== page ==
Friday, January 18, 2013

Interview with YA Author Juli Alexander

Amanda is drowning in Deadline Hell as she prepares for the release of her new book Pas De Death, so her friend, the fabulous Juli Alexander is here today with a Q&A about her new YA spy novel, Investigating the Hottie.

Take it away, Juli!

Amanda: I loved, loved, loved Investigating the Hottie. How did you come up with the idea?

Juli: Thanks, Amanda.  Hottie was my first YA, and my first completed manuscript of any kind. I dreamed up the idea after seeing the Princess Diaries.  I’m a huge Meg Cabot fan, and I started thinking what if the main character found out she was a spy, instead of a princess?  What if her aunt were her family connection to the world of espionage?

Amanda: Awesome. Next time you're here in DC, we'll need to take a research trip to the Spy Museum. Fellow Killer Robin Kaye lives in the area, and rumor has it another one of our lovely Killers might be moving here as well! It'll be awesome. Field trip followed by drinks at the martini bar next door. Whaddya say?

Anyway, I digress. You were a Golden Heart finalist with this book, but it was the 5th of the five novels you indie-published this past year. Why did you wait on this one and decide to start off with the other books (which I also loved, but this one was my favorite)?

Juli: Hottie faced challenges when we shopped it in NYC because every line had a spy book.  I wanted to be sure that I was ready to launch and market Hottie.  I published the others, and then decided to evaluate Hottie.  I thought the manuscript would need more updates, but after some technology changes (Palm Pilot to iPad), I published it.  Turns out, readers are ready for a quirky spy book. 

Amanda: You got that right. :) You invented a super secret spy government organization, GASI. How did you do the research for this?

Juli: My research on super secret spy organizations was exhaustive.  I decided to make the acronym sound like a synonym for flatulence, and the agency solidified in my mind from there.  Amanda’s aunt, an agent, has signed her up, and her parents don’t know.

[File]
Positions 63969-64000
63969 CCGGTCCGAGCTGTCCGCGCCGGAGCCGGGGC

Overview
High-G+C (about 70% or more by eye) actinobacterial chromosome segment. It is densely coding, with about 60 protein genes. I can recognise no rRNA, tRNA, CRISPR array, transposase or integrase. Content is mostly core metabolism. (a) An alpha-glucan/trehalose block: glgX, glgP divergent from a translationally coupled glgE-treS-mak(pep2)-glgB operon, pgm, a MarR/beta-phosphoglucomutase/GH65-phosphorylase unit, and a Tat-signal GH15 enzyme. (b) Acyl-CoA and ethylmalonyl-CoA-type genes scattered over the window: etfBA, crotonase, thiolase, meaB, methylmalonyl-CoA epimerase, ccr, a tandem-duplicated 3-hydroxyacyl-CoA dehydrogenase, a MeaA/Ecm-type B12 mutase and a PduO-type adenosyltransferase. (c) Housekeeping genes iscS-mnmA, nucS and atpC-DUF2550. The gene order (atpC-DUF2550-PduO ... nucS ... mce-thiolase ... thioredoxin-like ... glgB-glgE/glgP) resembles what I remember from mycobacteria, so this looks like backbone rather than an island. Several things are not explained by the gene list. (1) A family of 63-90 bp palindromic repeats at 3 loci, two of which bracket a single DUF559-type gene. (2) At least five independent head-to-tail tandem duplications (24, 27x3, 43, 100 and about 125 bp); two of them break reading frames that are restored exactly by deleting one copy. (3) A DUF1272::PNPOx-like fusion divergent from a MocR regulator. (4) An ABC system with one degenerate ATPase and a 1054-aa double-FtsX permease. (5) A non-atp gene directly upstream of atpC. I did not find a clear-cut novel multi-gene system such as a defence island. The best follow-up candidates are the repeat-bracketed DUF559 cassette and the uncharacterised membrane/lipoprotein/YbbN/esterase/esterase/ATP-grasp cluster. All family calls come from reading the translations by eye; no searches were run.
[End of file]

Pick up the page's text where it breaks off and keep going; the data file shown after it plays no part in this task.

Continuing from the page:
I plotted this book like a movie made for a tween/teen cable channel and went for a fun ride from start to finish. It didn’t hurt that my son was ten and that I had fully acclimated to ten-year-old boy humor.  I’m now adapting to teenage boy humor, but it isn’t as charming.

Amanda: You do a great job of "keeping it real" -- your books really do ring true to teen girls. How do you reach this perfect balance?

Juli: Sometimes I think I’m one of those lucky women who never matured beyond that awkward fourteen year old. 

Amanda: Ha! Me, too. Probably why we get along so well.

Juli: Each of my characters has at least a piece of my own backstory, like Amanda Peterson being accused of leading during her first couple’s dance. 

I also conduct extensive research on a daily basis, watching every teen movie, reading every YA book, and finding “professional excuses” to immerse myself in teen culture.  I have to watch The Vampire Diaries, people; it’s part of my job! 

Amanda: I freaking love that show. My favorite episodes are when they show the flashbacks to when the vmapires lived in different eras. I love seeing the fashion, especially Katherine Pierce's Civil War corsets and hoop skirts.

Juli: It doesn’t hurt that my 17-year-old son has a crew of twenty or so high school boys and girls who, it seems, no longer need to knock on our front door. 

Amanda: Yeah, my 3-year-old and 1-year-old aren't any help in the YA department, unfortunately. Do you have any plans for other mysteries in the future?